'Mastering the Internet' Program : how telecoms firm worked with GCHQ

‘Mastering the Internet’ Program : how telecom firms worked with GCHQ

New documents leaked by NSA whistleblower Edward Snowden reveal a widespread wiretap program undertaken by the British intelligence agency, GCHQ with the help of many telecom companies  GCHQ helped these firms in laying for undersea networks in return for wiretapping of data that is transferred over these undersea networks.  The program which was called ‘Mastering the Internet’ took help of Cable and Wireless,  presently Vodafone-owned company in wiretapping of undersea cables for massive surveillance.

As per the reports on Channel 4 News ,  Cable and Wireless Worldwide, which is now owned by Vodafone, even went as far as providing traffic from a rival foreign communications company, handing information sent by millions of internet users worldwide over to spies. Channel 4 writes,

The firm, which was bought by Vodafone in July 2012, was part of a programme called Mastering the Internet, under which British spies used private companies to help them gather and store swathes of internet traffic; a quarter of which passes through the UK. Top secret documents leaked by the whistleblower Edward Snowden and seen by Channel 4 News show that GCHQ developed what it called “partnerships” with private companies under codenames. Cable and Wireless was called Gerontic.

The new documents point out towards the existence of a secret British spy base located at Seeb on the northern coast of Oman, a strategic position that allows the GCHQ to tap several undersea cables passing through the Strait of Hormuz into the Persian/Arabian Gulf. Which means that all the data passing from Asia to the western hemisphere was being regulated/wiretapped by the British intelligence under the Mastering the Internet program.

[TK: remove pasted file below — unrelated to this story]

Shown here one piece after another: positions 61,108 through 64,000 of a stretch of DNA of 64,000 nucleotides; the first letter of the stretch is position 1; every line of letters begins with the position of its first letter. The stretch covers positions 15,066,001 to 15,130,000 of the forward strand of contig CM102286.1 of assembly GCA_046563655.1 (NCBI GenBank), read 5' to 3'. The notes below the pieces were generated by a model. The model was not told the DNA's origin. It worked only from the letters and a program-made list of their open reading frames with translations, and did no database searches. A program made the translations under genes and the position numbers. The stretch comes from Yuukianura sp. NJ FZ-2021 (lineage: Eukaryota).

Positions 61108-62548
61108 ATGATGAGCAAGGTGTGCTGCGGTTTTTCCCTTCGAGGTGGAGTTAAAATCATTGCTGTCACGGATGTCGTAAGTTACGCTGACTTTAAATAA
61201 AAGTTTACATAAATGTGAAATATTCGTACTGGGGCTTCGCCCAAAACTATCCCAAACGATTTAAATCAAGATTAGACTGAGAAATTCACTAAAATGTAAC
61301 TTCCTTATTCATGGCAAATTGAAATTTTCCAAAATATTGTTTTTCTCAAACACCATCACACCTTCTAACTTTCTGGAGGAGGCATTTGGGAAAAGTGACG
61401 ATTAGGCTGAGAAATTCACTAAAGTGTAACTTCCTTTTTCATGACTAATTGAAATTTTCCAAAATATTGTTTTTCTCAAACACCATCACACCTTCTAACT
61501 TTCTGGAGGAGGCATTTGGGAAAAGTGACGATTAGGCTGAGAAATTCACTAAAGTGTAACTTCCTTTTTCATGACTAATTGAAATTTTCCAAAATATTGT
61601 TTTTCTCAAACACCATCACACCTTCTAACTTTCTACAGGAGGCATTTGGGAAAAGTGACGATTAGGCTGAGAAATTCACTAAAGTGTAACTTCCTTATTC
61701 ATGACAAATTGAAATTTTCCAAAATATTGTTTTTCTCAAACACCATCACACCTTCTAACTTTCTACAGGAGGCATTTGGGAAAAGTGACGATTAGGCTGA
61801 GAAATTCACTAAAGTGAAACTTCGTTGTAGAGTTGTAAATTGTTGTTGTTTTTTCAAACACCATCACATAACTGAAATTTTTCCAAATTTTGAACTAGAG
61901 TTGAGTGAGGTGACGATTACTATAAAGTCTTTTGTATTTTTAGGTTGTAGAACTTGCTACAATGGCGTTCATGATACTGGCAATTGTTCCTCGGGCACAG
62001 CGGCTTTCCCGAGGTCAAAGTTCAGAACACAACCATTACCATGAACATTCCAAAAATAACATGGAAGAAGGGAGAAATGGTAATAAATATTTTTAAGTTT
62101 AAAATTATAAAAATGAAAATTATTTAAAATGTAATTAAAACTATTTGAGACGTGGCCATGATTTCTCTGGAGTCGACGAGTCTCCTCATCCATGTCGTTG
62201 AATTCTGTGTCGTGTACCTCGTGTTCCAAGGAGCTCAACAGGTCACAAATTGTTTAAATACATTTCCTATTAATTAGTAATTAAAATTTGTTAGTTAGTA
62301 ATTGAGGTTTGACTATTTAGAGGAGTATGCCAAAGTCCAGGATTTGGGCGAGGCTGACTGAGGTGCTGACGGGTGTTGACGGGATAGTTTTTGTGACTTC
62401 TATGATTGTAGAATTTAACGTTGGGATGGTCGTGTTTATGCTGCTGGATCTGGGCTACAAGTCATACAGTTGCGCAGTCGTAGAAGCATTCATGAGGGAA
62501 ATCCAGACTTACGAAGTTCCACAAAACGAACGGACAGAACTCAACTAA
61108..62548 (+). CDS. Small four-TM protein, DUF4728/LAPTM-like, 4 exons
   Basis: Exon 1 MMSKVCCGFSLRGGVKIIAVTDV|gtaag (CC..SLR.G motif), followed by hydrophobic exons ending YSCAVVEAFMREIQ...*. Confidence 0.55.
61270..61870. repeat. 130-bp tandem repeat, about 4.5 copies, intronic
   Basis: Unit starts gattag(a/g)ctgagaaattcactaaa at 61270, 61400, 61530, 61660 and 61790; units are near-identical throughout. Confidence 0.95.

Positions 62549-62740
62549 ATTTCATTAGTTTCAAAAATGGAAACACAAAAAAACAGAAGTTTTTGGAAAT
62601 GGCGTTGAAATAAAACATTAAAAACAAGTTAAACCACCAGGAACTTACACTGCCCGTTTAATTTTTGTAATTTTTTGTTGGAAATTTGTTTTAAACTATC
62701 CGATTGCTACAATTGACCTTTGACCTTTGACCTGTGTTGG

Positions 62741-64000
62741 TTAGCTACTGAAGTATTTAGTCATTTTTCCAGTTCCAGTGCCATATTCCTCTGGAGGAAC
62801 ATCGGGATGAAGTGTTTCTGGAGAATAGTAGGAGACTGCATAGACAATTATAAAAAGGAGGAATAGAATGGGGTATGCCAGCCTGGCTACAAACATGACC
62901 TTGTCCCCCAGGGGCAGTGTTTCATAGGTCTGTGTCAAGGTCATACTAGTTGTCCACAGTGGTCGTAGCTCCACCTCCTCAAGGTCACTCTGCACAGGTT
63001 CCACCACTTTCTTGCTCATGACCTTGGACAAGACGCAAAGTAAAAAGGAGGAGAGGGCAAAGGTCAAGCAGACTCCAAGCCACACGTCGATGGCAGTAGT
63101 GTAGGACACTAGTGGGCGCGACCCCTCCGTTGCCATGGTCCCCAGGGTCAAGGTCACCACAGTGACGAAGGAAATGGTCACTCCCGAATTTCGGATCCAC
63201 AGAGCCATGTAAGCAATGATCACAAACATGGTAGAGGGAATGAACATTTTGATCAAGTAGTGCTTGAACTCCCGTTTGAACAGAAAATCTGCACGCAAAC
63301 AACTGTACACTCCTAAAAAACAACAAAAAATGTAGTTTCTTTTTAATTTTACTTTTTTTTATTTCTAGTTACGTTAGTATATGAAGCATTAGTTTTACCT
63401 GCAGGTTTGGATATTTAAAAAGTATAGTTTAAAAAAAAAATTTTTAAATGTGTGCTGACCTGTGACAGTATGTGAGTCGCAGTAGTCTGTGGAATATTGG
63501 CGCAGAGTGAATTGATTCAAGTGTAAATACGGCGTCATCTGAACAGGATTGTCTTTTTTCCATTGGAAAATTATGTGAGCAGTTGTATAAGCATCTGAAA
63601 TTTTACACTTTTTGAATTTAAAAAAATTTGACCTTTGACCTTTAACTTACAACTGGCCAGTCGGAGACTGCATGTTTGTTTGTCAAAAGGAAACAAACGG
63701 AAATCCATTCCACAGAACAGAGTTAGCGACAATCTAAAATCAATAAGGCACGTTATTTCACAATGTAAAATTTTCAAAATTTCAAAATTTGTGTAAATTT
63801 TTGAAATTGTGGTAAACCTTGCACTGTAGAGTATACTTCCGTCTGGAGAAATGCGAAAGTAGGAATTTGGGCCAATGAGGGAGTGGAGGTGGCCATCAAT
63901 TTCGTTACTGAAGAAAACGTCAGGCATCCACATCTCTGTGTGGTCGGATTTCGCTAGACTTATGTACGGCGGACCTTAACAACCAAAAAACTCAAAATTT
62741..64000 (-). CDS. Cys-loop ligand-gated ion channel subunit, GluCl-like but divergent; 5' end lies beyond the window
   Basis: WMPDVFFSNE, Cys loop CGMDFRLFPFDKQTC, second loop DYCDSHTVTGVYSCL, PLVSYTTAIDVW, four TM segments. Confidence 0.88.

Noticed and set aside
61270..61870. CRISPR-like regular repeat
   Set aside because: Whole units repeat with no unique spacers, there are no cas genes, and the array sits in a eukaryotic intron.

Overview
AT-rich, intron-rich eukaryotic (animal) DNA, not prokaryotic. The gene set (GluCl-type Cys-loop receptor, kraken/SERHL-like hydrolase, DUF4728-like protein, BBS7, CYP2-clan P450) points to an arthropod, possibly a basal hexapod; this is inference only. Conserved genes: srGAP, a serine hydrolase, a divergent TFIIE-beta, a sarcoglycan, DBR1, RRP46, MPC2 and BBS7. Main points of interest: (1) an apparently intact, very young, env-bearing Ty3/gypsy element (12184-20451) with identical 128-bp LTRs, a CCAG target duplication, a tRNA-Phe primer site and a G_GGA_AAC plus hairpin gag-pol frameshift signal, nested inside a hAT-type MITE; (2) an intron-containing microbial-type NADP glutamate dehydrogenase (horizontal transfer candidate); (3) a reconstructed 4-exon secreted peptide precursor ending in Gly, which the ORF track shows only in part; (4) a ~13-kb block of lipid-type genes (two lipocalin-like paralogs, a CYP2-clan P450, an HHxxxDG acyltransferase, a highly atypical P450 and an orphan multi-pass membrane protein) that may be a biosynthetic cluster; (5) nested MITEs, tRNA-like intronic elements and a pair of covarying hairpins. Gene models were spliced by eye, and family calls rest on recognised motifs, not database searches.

The program was so entrenched into the system that  the company carried out tests on equipment used to carry out the surveillance, it came up with suggestions on how the spies could go about tapping its network.  GCHQ even had a full time employee working within the company on this project.

And a 2011 document reveals that Cable and Wireless went further. The company rented space on a cable owned by Indian telecoms company Reliance Communications that stretched from Asia across the Middle East and landed in Porthcurno in Cornwall. Reliance’s transatlantic cable lands in Sennen Cove six miles to the north. And the two cables come together at nearby Skewjack Farm. Documents show that in 2011, this allowed Britain’s spies to access all traffic from Reliance’s main cable and send it to the GCHQ base up the coast in Bude.

Other document details the operations conducted in other major spy base located in Bude in Cornwall, in this plant the British intelligence access network feeds Internet data from more than 18 undersea cables coming into different parts of Britain either direct to GCHQ in Cheltenham.

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